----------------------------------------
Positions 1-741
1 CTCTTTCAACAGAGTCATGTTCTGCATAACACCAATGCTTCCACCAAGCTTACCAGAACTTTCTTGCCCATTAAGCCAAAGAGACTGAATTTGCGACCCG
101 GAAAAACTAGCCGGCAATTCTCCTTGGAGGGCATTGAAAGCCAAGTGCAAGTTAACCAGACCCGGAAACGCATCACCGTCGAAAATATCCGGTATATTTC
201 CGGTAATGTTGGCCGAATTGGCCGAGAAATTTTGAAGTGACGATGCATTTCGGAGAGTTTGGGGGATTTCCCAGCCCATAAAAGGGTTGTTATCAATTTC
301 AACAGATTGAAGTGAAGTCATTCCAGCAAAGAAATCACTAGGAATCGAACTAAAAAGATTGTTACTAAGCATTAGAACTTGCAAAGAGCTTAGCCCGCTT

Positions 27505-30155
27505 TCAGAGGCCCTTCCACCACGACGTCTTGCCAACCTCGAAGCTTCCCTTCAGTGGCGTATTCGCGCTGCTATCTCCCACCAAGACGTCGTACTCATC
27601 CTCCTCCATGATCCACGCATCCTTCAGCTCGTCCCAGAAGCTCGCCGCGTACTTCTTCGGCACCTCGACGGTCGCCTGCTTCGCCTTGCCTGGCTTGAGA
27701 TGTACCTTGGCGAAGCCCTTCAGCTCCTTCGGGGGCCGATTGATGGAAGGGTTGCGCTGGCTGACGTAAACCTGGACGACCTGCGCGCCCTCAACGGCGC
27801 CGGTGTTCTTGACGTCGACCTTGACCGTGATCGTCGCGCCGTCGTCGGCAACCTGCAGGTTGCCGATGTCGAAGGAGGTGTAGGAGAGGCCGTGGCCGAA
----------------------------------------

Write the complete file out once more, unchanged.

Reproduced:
Positions 1-741
1 CTCTTTCAACAGAGTCATGTTCTGCATAACACCAATGCTTCCACCAAGCTTACCAGAACTTTCTTGCCCATTAAGCCAAAGAGACTGAATTTGCGACCCG
101 GAAAAACTAGCCGGCAATTCTCCTTGGAGGGCATTGAAAGCCAAGTGCAAGTTAACCAGACCCGGAAACGCATCACCGTCGAAAATATCCGGTATATTTC
201 CGGTAATGTTGGCCGAATTGGCCGAGAAATTTTGAAGTGACGATGCATTTCGGAGAGTTTGGGGGATTTCCCAGCCCATAAAAGGGTTGTTATCAATTTC
301 AACAGATTGAAGTGAAGTCATTCCAGCAAAGAAATCACTAGGAATCGAACTAAAAAGATTGTTACTAAGCATTAGAACTTGCAAAGAGCTTAGCCCGCTT

Positions 27505-30155
27505 TCAGAGGCCCTTCCACCACGACGTCTTGCCAACCTCGAAGCTTCCCTTCAGTGGCGTATTCGCGCTGCTATCTCCCACCAAGACGTCGTACTCATC
27601 CTCCTCCATGATCCACGCATCCTTCAGCTCGTCCCAGAAGCTCGCCGCGTACTTCTTCGGCACCTCGACGGTCGCCTGCTTCGCCTTGCCTGGCTTGAGA
27701 TGTACCTTGGCGAAGCCCTTCAGCTCCTTCGGGGGCCGATTGATGGAAGGGTTGCGCTGGCTGACGTAAACCTGGACGACCTGCGCGCCCTCAACGGCGC
27801 CGGTGTTCTTGACGTCGACCTTGACCGTGATCGTCGCGCCGTCGTCGGCAACCTGCAGGTTGCCGATGTCGAAGGAGGTGTAGGAGAGGCCGTGGCCGAA